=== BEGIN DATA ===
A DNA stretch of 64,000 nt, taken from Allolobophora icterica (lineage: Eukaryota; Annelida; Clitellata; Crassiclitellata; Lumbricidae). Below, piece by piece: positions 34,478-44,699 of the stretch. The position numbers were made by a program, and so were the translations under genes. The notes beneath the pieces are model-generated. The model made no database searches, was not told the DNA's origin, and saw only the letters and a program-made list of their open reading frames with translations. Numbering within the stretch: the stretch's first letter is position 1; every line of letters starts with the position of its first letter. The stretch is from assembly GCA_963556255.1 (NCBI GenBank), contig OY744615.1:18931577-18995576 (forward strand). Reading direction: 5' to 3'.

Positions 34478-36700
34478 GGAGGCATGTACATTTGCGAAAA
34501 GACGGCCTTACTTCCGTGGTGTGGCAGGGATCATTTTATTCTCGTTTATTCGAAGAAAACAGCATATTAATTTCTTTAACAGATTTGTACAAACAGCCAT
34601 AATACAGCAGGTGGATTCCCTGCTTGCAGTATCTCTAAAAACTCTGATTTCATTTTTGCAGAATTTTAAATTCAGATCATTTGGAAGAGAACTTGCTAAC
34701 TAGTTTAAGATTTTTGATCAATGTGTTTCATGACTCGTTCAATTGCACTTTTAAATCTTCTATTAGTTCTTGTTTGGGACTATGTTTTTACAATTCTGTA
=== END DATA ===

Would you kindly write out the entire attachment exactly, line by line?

A DNA stretch of 64,000 nt, taken from Allolobophora icterica (lineage: Eukaryota; Annelida; Clitellata; Crassiclitellata; Lumbricidae). Below, piece by piece: positions 34,478-44,699 of the stretch. The position numbers were made by a program, and so were the translations under genes. The notes beneath the pieces are model-generated. The model made no database searches, was not told the DNA's origin, and saw only the letters and a program-made list of their open reading frames with translations. Numbering within the stretch: the stretch's first letter is position 1; every line of letters starts with the position of its first letter. The stretch is from assembly GCA_963556255.1 (NCBI GenBank), contig OY744615.1:18931577-18995576 (forward strand). Reading direction: 5' to 3'.

Positions 34478-36700
34478 GGAGGCATGTACATTTGCGAAAA
34501 GACGGCCTTACTTCCGTGGTGTGGCAGGGATCATTTTATTCTCGTTTATTCGAAGAAAACAGCATATTAATTTCTTTAACAGATTTGTACAAACAGCCAT
34601 AATACAGCAGGTGGATTCCCTGCTTGCAGTATCTCTAAAAACTCTGATTTCATTTTTGCAGAATTTTAAATTCAGATCATTTGGAAGAGAACTTGCTAAC
34701 TAGTTTAAGATTTTTGATCAATGTGTTTCATGACTCGTTCAATTGCACTTTTAAATCTTCTATTAGTTCTTGTTTGGGACTATGTTTTTACAATTCTGTA